A new documentary about #FeesMustFall, which delves into social issues faced by South Africa’s youth and measures them against expectations for the “Rainbow Nation”, will be broadcast on MTV on Thursday evening.
The documentary is unique because it is directed by a young person, Lebogang Rasethaba. It discusses #FeesMustFall from the student’s perspective, including all of the hot topics surrounding it.
“Woke” people may not gain a lot of new information as the documentary aims to explain the commonly-used rhetoric of ‘conscious’ people. Terms and topics like “white privilege” and “patriarchy” are explained and discussed.
This documentary is the first of its kind since last year’s #FeesMustFall protest and is covered in a way that is told by the students, with many believing their voices were not adequately represented in media at the time.
Gender issues are discussed as a part of Fees Must Fall with patriarchy in society identified as something which transcends races, but aids white supremacy. Problems faced by the transgender community are also explored.
The rise in support for “Zuma Must Fall” by largely white middle-class protestors, is discussed relating to underlying race issues attached to it. The documentary argues that the Rainbow Nation is a façade that is an untrue reflection of South African society.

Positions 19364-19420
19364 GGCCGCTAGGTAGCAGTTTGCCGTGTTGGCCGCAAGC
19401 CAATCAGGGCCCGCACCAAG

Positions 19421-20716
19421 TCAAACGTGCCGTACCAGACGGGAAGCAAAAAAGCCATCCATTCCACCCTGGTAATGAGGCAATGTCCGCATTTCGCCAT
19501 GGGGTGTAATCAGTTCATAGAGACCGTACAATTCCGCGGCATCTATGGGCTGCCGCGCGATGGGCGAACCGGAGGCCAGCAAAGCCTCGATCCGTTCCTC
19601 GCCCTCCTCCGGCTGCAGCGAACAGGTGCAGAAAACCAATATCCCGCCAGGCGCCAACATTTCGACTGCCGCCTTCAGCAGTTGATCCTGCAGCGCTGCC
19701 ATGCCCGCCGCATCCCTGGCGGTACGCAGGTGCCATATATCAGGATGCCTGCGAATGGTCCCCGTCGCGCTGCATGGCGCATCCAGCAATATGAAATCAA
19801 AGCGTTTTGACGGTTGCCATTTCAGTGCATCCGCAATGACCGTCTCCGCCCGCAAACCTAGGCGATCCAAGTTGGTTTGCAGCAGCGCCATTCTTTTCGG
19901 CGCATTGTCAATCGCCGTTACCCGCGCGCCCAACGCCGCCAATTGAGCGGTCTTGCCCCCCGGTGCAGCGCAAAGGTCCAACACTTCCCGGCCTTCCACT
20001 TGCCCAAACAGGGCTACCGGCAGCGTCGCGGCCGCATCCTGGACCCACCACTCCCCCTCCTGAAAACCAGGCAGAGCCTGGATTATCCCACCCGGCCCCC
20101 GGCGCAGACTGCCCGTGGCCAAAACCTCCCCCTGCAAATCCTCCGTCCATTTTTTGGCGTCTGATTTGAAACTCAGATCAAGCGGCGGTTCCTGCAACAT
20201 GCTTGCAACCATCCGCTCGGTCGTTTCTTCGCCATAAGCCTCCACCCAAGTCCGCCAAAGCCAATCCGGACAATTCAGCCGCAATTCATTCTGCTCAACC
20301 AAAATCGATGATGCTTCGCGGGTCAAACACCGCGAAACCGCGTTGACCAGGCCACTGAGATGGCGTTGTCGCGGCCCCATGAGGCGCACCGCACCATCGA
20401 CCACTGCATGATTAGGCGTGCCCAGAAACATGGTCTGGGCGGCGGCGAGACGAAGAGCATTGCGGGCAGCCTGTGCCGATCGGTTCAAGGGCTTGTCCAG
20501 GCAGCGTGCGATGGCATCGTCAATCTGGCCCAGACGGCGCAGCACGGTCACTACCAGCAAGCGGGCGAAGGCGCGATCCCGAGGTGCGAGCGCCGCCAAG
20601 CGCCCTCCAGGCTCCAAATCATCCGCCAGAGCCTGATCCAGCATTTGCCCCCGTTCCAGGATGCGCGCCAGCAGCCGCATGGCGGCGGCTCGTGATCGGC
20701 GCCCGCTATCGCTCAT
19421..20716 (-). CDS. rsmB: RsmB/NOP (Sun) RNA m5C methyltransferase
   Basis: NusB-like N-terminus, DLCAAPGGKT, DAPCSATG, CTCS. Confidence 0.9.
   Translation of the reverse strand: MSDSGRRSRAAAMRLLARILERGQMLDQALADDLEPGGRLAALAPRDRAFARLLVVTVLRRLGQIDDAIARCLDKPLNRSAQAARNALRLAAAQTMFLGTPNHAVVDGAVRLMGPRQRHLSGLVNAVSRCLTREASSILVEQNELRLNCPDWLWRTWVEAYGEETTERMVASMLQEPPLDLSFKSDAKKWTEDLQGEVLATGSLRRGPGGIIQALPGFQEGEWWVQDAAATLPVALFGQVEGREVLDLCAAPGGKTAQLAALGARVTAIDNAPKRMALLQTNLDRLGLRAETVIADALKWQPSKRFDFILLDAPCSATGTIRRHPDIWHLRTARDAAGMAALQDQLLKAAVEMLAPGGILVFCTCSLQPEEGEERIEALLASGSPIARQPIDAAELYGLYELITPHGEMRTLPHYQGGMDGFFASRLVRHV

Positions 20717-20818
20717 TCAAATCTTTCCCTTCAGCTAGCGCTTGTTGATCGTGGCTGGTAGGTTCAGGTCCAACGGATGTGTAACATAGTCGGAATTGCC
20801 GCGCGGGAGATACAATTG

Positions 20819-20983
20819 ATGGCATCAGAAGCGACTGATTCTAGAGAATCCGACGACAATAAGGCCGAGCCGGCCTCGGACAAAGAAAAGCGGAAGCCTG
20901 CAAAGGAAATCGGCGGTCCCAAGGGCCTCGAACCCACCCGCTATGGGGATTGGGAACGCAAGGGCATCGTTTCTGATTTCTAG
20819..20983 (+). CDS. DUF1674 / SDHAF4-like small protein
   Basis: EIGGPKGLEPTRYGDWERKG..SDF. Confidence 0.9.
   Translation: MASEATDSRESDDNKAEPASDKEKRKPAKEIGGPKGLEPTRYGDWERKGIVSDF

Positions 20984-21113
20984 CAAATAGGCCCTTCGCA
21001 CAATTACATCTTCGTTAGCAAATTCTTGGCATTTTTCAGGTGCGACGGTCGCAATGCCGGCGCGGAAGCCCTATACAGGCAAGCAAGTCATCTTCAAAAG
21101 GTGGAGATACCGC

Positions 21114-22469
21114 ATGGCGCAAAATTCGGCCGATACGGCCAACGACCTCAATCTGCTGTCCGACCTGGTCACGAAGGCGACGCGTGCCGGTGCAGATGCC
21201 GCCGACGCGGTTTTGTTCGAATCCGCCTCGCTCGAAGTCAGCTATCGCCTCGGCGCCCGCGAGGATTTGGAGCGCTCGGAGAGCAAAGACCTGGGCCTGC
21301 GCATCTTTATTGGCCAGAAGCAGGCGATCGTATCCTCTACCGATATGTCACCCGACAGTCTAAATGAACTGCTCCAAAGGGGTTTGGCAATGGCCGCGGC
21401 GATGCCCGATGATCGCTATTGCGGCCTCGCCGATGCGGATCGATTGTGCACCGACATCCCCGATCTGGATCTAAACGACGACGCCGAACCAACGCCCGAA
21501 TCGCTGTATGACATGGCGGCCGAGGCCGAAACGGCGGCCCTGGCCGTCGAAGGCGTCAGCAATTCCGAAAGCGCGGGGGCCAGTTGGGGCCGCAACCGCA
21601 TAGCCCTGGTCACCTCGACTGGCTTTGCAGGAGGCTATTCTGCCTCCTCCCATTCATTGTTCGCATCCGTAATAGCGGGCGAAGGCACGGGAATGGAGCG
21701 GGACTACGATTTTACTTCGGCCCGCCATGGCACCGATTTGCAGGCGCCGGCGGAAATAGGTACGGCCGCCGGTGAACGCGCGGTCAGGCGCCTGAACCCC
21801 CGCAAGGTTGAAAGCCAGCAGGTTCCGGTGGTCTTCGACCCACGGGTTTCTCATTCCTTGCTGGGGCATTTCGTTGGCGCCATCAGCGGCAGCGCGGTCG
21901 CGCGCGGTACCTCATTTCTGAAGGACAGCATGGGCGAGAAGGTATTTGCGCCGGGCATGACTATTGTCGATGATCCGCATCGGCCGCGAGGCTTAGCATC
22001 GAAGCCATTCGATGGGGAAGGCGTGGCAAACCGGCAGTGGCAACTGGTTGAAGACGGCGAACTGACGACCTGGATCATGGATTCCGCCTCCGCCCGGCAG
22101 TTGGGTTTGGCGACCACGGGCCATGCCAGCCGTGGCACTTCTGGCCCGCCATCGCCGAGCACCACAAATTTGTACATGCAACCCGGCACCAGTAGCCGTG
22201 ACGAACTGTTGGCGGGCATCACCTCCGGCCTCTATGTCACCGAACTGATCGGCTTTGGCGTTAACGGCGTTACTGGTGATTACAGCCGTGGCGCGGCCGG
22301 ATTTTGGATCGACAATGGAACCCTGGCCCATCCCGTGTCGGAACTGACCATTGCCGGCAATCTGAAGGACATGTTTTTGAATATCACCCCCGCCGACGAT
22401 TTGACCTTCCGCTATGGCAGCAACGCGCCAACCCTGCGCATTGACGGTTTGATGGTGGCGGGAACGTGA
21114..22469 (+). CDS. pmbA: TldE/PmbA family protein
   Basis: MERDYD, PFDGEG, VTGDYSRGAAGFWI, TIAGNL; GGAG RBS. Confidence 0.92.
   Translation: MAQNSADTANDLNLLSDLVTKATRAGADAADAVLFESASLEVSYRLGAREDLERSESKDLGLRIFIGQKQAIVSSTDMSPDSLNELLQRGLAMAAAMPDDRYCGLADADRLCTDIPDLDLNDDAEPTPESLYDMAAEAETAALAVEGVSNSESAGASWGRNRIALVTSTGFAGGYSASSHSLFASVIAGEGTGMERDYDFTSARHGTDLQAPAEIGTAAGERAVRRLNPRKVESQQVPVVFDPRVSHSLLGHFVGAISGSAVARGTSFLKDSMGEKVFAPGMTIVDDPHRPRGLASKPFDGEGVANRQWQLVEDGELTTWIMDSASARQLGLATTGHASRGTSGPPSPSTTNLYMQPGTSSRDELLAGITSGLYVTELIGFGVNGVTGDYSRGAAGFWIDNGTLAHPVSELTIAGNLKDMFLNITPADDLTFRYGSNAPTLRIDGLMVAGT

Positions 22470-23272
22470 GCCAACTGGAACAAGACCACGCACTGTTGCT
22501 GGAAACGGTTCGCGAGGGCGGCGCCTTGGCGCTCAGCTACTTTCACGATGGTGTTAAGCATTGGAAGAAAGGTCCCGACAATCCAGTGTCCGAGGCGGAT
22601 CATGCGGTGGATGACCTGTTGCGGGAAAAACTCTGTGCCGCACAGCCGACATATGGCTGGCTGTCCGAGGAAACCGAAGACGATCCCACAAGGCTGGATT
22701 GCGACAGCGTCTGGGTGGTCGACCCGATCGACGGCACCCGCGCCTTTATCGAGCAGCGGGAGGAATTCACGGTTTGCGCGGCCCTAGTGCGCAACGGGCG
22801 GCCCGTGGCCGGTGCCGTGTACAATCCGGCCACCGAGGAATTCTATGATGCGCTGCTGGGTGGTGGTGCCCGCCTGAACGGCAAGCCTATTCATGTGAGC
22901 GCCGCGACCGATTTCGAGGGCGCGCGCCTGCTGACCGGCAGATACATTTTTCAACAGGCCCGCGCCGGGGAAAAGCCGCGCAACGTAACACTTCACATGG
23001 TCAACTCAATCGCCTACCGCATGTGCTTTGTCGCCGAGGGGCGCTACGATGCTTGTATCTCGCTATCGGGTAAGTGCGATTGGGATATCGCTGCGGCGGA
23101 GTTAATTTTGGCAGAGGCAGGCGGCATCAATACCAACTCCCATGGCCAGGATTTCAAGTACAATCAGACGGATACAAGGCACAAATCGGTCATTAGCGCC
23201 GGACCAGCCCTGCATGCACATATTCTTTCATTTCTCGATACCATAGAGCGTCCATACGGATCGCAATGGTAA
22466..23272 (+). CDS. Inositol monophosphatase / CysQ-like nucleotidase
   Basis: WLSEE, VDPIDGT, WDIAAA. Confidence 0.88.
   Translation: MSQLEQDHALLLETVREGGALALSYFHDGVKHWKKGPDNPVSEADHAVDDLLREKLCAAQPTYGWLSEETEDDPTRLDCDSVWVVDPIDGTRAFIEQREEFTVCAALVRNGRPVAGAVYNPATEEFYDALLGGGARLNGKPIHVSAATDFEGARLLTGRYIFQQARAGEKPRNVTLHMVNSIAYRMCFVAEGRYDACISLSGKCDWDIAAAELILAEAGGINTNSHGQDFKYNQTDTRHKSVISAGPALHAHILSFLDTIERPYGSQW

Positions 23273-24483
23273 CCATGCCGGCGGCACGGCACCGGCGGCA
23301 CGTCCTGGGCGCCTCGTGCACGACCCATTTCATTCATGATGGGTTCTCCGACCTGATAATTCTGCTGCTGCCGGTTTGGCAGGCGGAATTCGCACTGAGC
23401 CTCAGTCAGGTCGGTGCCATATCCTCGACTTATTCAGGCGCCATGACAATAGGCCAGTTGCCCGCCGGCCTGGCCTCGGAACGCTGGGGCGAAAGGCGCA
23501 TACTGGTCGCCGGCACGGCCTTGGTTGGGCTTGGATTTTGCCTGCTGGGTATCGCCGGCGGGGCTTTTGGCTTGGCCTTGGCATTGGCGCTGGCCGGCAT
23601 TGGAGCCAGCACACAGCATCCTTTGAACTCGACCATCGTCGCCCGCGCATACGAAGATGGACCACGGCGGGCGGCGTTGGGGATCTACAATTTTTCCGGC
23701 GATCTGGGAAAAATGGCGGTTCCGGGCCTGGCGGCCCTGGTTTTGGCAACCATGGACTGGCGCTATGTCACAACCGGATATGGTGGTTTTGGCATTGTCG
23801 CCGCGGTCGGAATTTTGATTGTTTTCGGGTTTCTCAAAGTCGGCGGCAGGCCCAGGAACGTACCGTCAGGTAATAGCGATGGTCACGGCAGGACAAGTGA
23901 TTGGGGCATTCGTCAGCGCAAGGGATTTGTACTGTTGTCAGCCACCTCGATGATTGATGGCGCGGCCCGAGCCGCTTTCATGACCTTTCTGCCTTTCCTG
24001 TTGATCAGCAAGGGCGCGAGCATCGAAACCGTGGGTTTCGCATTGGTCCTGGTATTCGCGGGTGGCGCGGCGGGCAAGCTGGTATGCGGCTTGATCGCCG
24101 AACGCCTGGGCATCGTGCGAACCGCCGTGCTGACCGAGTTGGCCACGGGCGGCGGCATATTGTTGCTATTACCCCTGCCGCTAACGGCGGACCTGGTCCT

Race relations are debated in the documentary, which is related to issues of class and privilege. A University of Cape Town student discusses what racism and white privilege means, explaining what is meant by “black people can’t be racist.” The film also becomes personal, with a student describing the difficulty of his commute from Soweto to Wits. He often arrives late for projects, leaving his classmates questioning his seriousness.
The film is unlike any other and is the first to unite all of the different aspects of student activism today.
MTV is taking a risk by airing this controversial documentary. On the one hand, they face possible backlash from viewers put off by its challenging of white privilege. However, it could also be scrutinised for being radical enough to satisfy revolutionaries.
Wits Vuvuzela, Lusiter documentary causing a storm, August 2015
Wits Vuvuzela, The Sound of Silence at WAM, March 2016